Established in 1982 at LaGuardia Community College/ CUNY with a mission to collect, preserve, and make available primary materials documenting the social and political history of New York City. We hold nearly 5,000 cubic feet of archival records and 3,200 reels of microfilm with almost 100,000 photographs and 2,000,000 documents available on our website.

Wednesday, December 30, 2015

Letters to Mayor Lindsay: Children Respond to the 1966 New York City Transit Strike

Children from all over New York City, and around the country wrote to Mayor Lindsay during his first year in office.  The new mayor was, after all, a highly visible man, a strikingly tall and energetic figure.  Many simply asked for a picture or autograph.  But more than any other subject, children wrote to the mayor about the 12 day transit strike, the worst in the city’s history.  Many witnessed it in their daily lives.  Others saw it on television.  Some talked about it in classrooms as far away as Massachusetts.  Here is a selection of their letters.

Excerpt of Child's Letter to Mayor Lindsay - Courtesy NYC Municipal Archives
On January 1, 1966, as John V. Lindsay took the oath of office as New York City’s 103rd mayor, transit workers all over the city, led by Mike Quill, walked off the job.  Our video about the 1966 transit strike uses contemporary newsreel footage to explore the strike through the experience of adults: the mayor and commuters walking to work; long lines; and crowded highways.  Children’s letters to the mayor offer a different perspective.

Thursday, December 10, 2015

The Wrong Bush

One chilly day in November 2008, former mayor Ed Koch was opening his mail.  Among the letters was an invitation to a Hanukkah reception at the White House.  This was the cover of the card:
Courtesy: The White House

Notice the Christmas tree?  George W. Bush, the President who had started a tradition of separate Christmas and Hanukkah parties at the White House, had sent a picture of the wrong bush.  

We don’t know whether Koch, perhaps the most prominently Jewish mayor in American history, was offended.  We do know that a few days later, on November 28, he RSVP’d his regrets to the Bushes.  He would not be attending.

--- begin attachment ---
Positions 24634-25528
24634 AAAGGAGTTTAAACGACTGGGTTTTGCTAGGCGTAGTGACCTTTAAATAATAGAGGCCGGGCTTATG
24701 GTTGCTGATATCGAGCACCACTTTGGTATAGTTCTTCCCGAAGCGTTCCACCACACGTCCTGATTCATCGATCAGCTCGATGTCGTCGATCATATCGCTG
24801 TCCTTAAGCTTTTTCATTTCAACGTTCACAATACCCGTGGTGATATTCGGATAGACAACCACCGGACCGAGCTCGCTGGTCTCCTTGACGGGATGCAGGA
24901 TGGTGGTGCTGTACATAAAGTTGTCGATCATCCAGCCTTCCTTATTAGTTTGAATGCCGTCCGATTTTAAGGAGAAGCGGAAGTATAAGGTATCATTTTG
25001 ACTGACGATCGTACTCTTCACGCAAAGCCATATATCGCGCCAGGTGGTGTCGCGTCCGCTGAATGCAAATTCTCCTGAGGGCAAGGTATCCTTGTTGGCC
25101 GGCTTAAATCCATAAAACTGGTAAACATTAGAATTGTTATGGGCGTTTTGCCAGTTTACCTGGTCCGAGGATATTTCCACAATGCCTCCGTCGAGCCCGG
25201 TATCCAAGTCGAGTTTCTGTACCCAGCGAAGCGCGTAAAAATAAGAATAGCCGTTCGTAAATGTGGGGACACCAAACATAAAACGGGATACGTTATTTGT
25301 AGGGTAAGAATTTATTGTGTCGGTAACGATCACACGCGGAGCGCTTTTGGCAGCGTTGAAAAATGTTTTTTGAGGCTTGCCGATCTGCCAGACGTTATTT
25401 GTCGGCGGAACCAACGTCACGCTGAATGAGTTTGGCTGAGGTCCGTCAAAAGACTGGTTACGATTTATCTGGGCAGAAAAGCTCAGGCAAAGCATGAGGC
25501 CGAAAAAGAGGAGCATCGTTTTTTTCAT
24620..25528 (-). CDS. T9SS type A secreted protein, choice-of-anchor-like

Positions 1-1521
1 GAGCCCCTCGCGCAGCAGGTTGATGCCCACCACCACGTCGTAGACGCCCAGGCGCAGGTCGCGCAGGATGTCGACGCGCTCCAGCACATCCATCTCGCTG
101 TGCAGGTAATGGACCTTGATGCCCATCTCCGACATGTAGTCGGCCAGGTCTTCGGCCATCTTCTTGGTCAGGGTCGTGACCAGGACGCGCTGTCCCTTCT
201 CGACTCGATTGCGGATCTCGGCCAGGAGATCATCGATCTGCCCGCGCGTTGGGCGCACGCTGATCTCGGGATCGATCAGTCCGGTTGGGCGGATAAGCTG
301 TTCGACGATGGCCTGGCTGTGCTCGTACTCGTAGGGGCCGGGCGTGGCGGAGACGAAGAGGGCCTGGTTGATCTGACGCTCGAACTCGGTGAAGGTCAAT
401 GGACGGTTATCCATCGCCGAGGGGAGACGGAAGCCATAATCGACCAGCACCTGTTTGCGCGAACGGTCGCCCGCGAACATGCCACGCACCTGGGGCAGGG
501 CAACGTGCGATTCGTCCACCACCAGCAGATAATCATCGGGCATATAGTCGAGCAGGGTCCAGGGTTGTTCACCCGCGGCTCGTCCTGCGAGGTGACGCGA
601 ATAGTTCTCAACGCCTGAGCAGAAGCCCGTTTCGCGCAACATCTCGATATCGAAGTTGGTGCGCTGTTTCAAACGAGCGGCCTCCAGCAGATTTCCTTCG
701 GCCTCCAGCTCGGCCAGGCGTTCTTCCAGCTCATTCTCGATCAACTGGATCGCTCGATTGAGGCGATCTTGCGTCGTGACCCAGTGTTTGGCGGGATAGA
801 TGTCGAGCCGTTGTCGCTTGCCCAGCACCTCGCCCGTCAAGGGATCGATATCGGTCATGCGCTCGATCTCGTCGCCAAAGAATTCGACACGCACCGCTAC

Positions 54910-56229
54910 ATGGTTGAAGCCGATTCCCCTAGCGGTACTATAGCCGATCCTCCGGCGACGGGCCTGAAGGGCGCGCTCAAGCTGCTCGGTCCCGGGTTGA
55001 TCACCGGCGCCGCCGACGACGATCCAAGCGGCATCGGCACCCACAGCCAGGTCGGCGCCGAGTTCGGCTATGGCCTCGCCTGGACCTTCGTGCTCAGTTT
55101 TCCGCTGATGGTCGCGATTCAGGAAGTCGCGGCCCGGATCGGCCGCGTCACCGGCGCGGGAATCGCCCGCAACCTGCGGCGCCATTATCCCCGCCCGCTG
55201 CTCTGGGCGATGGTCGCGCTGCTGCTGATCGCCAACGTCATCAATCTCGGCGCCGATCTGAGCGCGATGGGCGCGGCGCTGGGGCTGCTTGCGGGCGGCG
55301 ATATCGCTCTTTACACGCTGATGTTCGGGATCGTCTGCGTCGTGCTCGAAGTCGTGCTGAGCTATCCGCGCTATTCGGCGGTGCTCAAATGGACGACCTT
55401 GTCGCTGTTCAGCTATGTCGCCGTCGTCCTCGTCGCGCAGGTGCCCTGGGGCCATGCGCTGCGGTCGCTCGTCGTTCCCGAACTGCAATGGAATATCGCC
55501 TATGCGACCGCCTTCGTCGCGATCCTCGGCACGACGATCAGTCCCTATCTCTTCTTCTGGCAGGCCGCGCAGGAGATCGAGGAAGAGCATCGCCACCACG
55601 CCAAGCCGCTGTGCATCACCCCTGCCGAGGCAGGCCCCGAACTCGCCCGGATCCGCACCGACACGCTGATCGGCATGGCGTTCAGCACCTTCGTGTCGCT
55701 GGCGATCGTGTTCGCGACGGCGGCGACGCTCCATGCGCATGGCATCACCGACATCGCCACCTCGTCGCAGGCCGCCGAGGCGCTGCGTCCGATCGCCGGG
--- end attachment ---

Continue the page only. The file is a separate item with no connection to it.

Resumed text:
A couple of days later he received another card from the White House:
Courtesy: The White House
The menorah on the new card wasn’t just a pretty picture.  It was an image of the menorah given by Prime Minister David Ben-Gurion to President Truman for his early recognition of the State of Israel in 1948.

Inside was a smaller card that read: 

Courtesy: The White House
That was a nice way of putting it.

By then, the New York Post had reported: “Let Santa Light the Menorah” and “Merry Hanukkah from the White House!”  CNN posted “First White House Chrismukkah cards accidentally sent” on their political ticker blog.  And the White House admitted to reporters that staff had failed to print separate cards for the different holiday events.

The Hanukkah Invitation Gaffe of 2008 can go down in history as one of the lesser known bloopers of the Bush Administration.  Ridicule might have been more aggressive, but holiday invitations are traditionally the domain of the First Lady.  “Mrs. Bush is apologetic,” her press secretary told reporters. “It is something that just slipped through the cracks.”  We’ve all been there.

The cards shown here are from the Edward I. Koch Collection at the LaGuardia and Wagner Archives.  You can view a further sampling of family holiday cards from our collection sent by Mayor LaGuardia, Presidents Bush and Obama, and a holiday photo of the Clintons with Borough President Claire Schulman, among others on our Flickr site.

You might also enjoy our wonderful video collection, some of which is available on our YouTube siteTo get a deeper sense of our collections come to our user-friendly website for finding aids and computerized indexes. As always, we welcome you to follow us on Twitter and FaceBook, and if you like, like us there.  

The digital editions of original documents included here are for research purposes only.  You are, of course, welcome to come to our archives and view the documents yourself.  Researchers wishing to visit the archive in person please contact Douglas Di Carlo, our Archivist in advance of your visit.